Introduction

The condition of Palestinian human rights is one that has been of considerable concern to international observers and policymakers. The protection and safeguarding of the fundamental rights of Palestinians is a matter that not only falls under the realm of international law but also pertains to the basic values of universal human rights and commonly understood codes of ethical practice. Furthermore, the question of Palestinian human rights is fundamentally related to the troubled politics of the region.

In seeking to reconcile the ongoing Israeli–Palestinian dispute and bring about greater stability and security to that locality, it has long been recognised that improving the condition of the Palestinian population represents an integral part of the effort to achieve peaceful coexistence. In addition to general concerns about living standards and basic welfare issues, it is widely understood that ongoing oppression and a fundamental lack of freedom and key rights for Palestinians is creating conditions that will ultimately be far less conducive to resolving the conflict.

In considering the critical issues that are preventing progress in moving towards reconciliation between Israelis and Palestinians, there has often been a failure to fully account for the detrimental role played by the Palestinian Authority (PA) in abusing human rights and civil liberties. The oppressive policies of the PA have undoubtedly contributed to the alienation of large parts of the Palestinian public, and pushed some further towards extremist groups such as Hamas. These abuses by the PA have hardened attitudes against the process of negotiations with Israel, an undertaking with which President Abbas’s government is deeply associated. As the PA becomes increasingly tarnished in the eyes of the Palestinian public, so too will the peace process with which the PA has been engaging come to be seen in an ever worse light.

In addition to the damaging effect that PA oppression is having on the attitudes of the Palestinian population, the lack of legitimate and responsible governance on the Palestinian side is likely to undermine Israeli confidence in the negotiation process and discourage further concessions from Israel. The strategic thinking currently prevalent in Israel heavily emphasises the concern that a lawless and unstable Palestinian State could emerge on territory adjacent to Israel’s population centres and that this might evolve into an existential security threat. Israel is particularly concerned that a weak, oppressive and undemocratic Palestinian government would be susceptible to being overthrown, with the likelihood that this would then lead to the territory coming under the control of extremist elements such as Hamas. Avoiding such a takeover of the West Bank by Islamist militants, as witnessed in Gaza, has become a key Israeli strategic objective. As such, it is less likely that the Israeli side will be inclined to make far-reaching and substantive concessions to a Palestinian Authority that lacks democratic legitimacy and is engaged in committing abuses against its own people.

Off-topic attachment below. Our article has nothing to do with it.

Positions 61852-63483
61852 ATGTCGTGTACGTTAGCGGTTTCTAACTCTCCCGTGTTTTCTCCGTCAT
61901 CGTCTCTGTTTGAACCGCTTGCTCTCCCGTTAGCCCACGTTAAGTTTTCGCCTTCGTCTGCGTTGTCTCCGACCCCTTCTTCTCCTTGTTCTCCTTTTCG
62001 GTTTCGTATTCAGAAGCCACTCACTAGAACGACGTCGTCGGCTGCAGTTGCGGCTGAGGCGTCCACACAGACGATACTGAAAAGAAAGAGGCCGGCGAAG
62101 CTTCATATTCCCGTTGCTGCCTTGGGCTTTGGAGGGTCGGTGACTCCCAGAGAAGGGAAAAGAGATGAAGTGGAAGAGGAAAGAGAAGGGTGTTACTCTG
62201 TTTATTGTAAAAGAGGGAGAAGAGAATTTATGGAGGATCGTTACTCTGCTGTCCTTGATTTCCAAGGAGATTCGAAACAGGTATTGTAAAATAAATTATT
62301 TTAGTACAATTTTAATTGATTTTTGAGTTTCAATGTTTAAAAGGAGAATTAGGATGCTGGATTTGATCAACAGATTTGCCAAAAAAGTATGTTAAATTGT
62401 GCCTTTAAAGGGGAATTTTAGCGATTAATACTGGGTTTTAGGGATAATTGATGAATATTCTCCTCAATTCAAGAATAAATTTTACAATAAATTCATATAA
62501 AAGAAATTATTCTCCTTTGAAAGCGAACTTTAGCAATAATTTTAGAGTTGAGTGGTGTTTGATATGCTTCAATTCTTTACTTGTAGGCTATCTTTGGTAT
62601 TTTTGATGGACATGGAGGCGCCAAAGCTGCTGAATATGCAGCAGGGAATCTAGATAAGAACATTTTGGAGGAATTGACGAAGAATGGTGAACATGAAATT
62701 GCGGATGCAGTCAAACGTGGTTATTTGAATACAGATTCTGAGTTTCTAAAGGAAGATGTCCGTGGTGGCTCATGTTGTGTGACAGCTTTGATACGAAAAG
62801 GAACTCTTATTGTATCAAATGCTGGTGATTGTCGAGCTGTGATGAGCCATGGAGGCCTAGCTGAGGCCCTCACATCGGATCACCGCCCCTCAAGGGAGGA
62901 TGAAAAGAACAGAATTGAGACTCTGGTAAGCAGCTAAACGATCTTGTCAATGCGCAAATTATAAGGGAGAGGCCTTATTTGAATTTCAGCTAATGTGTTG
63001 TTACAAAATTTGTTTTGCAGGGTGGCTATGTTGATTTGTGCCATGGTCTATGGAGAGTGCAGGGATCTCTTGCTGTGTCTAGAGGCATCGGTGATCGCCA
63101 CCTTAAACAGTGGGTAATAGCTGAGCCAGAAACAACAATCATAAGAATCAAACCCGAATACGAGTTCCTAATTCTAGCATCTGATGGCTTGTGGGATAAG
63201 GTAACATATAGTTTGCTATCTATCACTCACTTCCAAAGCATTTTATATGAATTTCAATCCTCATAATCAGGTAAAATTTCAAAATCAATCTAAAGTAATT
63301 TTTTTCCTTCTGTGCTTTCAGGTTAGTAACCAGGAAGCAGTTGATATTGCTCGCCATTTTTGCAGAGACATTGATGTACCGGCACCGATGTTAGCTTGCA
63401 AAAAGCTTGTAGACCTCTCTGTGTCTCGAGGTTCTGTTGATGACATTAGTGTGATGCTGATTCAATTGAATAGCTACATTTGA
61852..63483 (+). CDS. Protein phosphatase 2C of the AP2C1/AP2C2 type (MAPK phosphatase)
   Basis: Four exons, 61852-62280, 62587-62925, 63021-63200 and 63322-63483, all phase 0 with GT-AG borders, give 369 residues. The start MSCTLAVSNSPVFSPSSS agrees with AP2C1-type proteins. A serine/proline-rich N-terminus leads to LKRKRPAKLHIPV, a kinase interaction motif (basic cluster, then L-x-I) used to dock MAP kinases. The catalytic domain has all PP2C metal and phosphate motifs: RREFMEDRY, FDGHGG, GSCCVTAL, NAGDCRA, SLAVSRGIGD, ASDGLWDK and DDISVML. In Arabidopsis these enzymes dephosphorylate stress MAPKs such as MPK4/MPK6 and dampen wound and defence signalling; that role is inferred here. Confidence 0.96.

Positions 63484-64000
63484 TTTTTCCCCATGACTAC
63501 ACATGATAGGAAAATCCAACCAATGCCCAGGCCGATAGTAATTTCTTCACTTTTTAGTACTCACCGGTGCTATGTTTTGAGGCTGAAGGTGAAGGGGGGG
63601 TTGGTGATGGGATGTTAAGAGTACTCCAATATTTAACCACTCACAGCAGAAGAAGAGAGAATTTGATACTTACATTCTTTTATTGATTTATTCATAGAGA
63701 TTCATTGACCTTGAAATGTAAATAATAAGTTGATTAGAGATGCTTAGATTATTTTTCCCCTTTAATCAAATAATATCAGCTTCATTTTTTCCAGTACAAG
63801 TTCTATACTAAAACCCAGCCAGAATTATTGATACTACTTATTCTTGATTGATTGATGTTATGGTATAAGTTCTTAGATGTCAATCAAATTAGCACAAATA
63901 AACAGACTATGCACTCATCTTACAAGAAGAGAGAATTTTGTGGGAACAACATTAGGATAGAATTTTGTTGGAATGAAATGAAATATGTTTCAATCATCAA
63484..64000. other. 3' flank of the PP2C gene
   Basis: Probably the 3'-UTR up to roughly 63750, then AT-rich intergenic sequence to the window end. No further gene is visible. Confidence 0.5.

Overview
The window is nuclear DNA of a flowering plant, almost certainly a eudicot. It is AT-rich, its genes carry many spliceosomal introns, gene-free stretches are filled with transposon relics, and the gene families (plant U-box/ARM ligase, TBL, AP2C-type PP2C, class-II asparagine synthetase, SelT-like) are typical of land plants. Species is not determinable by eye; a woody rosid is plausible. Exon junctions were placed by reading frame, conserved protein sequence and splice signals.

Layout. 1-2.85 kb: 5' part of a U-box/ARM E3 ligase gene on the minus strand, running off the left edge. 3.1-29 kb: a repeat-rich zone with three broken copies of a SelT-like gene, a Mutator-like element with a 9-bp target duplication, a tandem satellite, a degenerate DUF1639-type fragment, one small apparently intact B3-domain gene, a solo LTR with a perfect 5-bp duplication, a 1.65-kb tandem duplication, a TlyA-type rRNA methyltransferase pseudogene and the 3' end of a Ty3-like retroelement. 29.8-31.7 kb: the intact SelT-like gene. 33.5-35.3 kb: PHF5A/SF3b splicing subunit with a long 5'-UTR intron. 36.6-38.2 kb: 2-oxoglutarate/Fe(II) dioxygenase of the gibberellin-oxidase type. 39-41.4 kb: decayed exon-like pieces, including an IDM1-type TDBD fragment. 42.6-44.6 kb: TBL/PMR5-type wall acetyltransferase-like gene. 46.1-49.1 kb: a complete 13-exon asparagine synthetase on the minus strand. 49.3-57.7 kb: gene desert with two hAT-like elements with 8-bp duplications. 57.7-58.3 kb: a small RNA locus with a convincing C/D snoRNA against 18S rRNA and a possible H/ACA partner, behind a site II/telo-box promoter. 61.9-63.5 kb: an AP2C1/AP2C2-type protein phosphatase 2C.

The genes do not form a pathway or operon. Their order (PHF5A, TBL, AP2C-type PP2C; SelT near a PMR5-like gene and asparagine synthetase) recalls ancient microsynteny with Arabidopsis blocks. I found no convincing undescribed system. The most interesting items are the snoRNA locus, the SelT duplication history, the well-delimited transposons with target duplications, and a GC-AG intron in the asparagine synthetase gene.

The Palestinian National Authority was created in 1994 as part of the Oslo peace agreements with the understanding that it would serve as a provisional governing body and serve in administering the transition to Palestinian political independence. Subsequently, it has come to be anticipated internationally that the peace process transition will in fact not simply be limited to political autonomy but rather will be intended to bring about full Palestinian sovereignty as a recognised independent nation state.

From the outset, the PA was embroiled in acute mismanagement and extensive corruption, with large amounts of international funding failing to be used for the specified projects, instead being stolen by senior figures in the PA. Similarly, serious human rights abuses soon became routinely practised by the Authority’s security forces. The PA also suffered from a profound democratic deficit. With encouragement and extensive financial assistance from the United States, elections for the Palestinian presidency were held in 2005, while elections for the Palestinian Legislative Council were subsequently held in 2006. However, since these dates, no further elections have been held.

President Abbas’s four-year term expired in January 2009, and since that time Abbas has countered his lack of legitimacy with increasing levels of political repression. The deteriorating condition of human rights and civil liberties in the West Bank has increasingly caught international attention, and some limited pressure has been placed on the PA to rectify this. As part of the move by the PA to win recognition as an observer member at the United Nations, Abbas signed the International Convention Against Torture in April of 2014. This obliged Abbas to confront the issue of torture within the PA, although so far there is no evidence to suggest that he has sought to address this matter in any meaningful way.

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